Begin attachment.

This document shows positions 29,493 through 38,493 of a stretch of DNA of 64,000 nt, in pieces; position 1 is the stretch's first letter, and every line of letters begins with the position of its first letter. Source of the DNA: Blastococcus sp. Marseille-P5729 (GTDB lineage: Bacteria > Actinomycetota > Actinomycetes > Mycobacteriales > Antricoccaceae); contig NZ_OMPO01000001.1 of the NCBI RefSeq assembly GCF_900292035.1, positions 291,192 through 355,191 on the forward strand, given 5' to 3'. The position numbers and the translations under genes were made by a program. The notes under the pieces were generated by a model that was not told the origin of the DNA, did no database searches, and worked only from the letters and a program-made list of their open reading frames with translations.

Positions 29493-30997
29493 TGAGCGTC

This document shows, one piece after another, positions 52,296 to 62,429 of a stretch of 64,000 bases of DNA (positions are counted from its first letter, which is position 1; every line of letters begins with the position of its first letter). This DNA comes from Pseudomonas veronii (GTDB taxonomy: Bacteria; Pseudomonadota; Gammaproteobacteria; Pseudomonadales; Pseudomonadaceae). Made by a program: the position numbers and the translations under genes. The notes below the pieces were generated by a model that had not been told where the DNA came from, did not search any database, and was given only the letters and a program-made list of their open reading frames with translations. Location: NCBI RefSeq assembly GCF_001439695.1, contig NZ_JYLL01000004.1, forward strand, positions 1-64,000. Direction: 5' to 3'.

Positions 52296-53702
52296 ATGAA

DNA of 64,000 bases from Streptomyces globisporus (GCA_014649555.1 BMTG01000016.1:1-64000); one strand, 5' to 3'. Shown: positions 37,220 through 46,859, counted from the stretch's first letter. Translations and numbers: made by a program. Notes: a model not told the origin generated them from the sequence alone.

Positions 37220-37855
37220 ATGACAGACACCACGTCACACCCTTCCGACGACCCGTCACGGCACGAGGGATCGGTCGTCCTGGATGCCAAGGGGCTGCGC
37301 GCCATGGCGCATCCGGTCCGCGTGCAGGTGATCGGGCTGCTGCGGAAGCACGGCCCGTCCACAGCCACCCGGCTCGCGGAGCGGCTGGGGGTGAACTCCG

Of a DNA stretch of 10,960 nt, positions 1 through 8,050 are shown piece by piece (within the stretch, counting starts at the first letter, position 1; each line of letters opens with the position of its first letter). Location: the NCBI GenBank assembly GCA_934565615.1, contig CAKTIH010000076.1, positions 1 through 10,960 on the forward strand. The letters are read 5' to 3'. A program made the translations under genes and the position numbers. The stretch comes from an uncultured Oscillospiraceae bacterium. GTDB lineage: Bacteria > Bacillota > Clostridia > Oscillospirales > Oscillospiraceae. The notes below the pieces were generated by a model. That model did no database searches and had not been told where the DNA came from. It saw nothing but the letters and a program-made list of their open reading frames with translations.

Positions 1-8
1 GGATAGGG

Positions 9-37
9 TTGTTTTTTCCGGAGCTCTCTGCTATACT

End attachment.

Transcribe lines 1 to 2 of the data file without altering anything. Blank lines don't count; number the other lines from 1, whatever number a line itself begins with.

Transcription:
This document shows positions 29,493 through 38,493 of a stretch of DNA of 64,000 nt, in pieces; position 1 is the stretch's first letter, and every line of letters begins with the position of its first letter. Source of the DNA: Blastococcus sp. Marseille-P5729 (GTDB lineage: Bacteria > Actinomycetota > Actinomycetes > Mycobacteriales > Antricoccaceae); contig NZ_OMPO01000001.1 of the NCBI RefSeq assembly GCF_900292035.1, positions 291,192 through 355,191 on the forward strand, given 5' to 3'. The position numbers and the translations under genes were made by a program. The notes under the pieces were generated by a model that was not told the origin of the DNA, did no database searches, and worked only from the letters and a program-made list of their open reading frames with translations.

Positions 29493-30997